We know time is in short supply, so each day leading to Christmas, we’ll offer 5 simple, smart tips on an important topic to writers, helping with craft enhancement, revision and social networking!
Today’s Stocking Stuffer: Honing your mad WORLD-BUILDING skillz:
1–See your World as a Supporting Character. If you’re going to create a brand new world, it needs to be memorable, clearly-defined and believable. Set a goal for yourself that your world will be as well-drawn as your characters, and your readers will be as enamored with it as they are with the people who live there. To do this, you have to…
2–Be Thorough. As well as you know your characters, you have to know your world even more. Before drafting, create a questionnaire that will address every important nuance of your world (religion, history, fashion, rules of magic, physical landscape, climate, etc.) A great place to start is Patricia C. Wrede’s Worldbuilder page. You are the god of your world. You need to know every aspect of it if strangers are going to want to come and stay awhile.
3–Be Inspired by Real Life. You want your world to be cool, but some things may not need to be reinvented–gas lighting, ink and paper, the wind-up clock, wheels. If reinvention is going to be super-complicated and an existing something will fit just as well into your world, spare yourself and your reader the trouble. For the mundane, everyday things, keep it simple.
4–Story First. As awesome as your newly-created world is, remember that it’s a part of the story, not the other way around. Too many fantastical elements will detract from the story. As with every other aspect of writing, choose your material carefully and edit with care.
5–Follow the Rules. Once you’ve decided what the rules are, stick to them. Just like any other element of writing, if there are inconsistencies, your reader will see through them. So make sure your world makes sense–to you and the reader–before dropping your characters into it.
Image: PublicDomainPictures @ Pixabay
Becca Puglisi is an international speaker, writing coach, and bestselling author of The Emotion Thesaurus and its sequels. Her books are available in five languages, are sourced by US universities, and are used by novelists, screenwriters, editors, and psychologists around the world. She is passionate about learning and sharing her knowledge with others through her Writers Helping Writers blog and via One Stop For Writers—a powerhouse online library created to help writers elevate their storytelling.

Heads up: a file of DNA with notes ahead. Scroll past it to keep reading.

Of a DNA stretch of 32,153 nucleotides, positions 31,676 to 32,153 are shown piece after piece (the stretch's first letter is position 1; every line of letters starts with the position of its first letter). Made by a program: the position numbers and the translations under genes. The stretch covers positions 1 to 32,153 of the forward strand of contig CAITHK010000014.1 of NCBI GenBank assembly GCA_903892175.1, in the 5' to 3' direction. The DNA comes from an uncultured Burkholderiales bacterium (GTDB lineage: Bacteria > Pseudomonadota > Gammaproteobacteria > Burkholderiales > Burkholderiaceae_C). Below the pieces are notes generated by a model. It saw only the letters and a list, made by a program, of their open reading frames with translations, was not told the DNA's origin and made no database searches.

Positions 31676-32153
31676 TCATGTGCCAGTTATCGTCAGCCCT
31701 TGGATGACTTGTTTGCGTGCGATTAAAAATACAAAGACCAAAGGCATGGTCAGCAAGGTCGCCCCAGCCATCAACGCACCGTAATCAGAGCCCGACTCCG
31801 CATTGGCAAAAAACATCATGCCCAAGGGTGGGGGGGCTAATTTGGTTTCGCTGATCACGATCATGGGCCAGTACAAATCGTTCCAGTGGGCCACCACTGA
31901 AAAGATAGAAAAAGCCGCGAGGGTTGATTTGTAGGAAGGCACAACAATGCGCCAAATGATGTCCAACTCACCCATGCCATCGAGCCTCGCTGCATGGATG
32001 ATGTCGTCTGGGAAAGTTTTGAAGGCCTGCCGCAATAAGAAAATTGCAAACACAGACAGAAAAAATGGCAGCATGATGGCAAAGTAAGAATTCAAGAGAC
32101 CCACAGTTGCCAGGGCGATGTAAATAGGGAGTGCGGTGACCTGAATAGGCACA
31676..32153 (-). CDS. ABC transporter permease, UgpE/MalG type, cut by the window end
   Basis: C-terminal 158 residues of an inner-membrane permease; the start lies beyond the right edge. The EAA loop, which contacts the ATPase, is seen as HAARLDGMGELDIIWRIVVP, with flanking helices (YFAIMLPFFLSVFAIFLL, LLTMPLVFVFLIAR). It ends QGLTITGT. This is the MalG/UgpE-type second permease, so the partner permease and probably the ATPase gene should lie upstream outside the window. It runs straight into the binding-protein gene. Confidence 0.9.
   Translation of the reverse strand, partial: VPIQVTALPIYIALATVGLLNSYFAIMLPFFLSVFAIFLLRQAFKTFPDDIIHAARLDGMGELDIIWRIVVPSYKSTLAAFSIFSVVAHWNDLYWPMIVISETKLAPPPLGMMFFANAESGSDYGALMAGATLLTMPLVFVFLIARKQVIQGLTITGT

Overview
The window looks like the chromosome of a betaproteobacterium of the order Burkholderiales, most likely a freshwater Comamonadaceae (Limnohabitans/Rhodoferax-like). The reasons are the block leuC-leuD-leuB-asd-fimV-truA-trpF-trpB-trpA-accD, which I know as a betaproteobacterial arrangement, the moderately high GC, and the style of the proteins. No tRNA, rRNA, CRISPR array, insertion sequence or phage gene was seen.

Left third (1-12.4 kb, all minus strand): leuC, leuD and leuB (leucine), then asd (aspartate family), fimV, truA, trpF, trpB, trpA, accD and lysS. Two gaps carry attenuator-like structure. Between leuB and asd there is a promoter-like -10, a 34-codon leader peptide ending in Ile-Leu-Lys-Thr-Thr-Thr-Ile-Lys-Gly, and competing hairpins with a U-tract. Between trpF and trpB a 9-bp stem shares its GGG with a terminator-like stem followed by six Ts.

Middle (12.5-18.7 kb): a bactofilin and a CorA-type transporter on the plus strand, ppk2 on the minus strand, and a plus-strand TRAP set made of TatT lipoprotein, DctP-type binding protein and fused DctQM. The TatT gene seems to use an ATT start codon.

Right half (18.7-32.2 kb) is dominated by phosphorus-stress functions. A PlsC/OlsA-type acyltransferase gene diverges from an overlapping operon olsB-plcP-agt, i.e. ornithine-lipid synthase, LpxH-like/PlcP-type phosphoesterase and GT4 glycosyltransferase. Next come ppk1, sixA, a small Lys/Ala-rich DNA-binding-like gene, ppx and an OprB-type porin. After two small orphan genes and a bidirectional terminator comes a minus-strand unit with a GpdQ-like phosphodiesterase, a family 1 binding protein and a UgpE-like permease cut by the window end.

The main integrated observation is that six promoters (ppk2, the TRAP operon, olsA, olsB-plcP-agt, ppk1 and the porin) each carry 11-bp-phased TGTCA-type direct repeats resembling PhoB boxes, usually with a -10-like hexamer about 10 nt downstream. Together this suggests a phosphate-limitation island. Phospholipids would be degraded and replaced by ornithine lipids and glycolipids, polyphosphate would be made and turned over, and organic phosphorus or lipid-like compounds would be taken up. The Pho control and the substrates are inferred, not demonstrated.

Conda V. Douglas says
Great Five for us Fantasy writers, thanks!
Becca Puglisi says
I love fantasy, and most of my favorite books have settings that I feel almost an emotional connection to. I’d love to be able to create a world like that, that young readers fall in love with. Don’t think I’ve accomplished it yet, but these points are a push in the right direction.
Merry Christmas, everyone!
#5 is by far the most important. I hate when people toss out the rules for convenience sake. It makes for plot holes, idiot balls and sloppy writing.
1 and 5 are so important. What’s the reason in creating a new worl if it will not come into play anywhere in the story, if it will not support your characters in some way? Also, our world has limits, a fake one should as well. It’s a great way to make things believable and consistent.
AubrieAnne @ http://whosyoureditor.blogspot.com/
PJ Hoover says
Love this post, and I think you guys rock the world. Just wanted to make sure to let you know!
Terrific post. I write about performing arts environments and though they’re not fantasy, your post made me realize that I do rather think of them as characters — a neat perspective. Thanks!
These are great stocking stuffers! I especially love Be Inspired By Real Life. That adds such depth to any world! And #5 is oh so important, you’re right we have to stick to the rules! Thank you and happy holidays!
Angela Ackerman says
You have such a gift when it comes to World Building, Becca. Thanks so much for these.
I love Patricia C. Wrede’s world building sheets.
And you five tips. Have I mentioned I’m printing all of these off? Oh yes I am.
Happy Holidays to you Book Shelf Muses. All the best in 2011!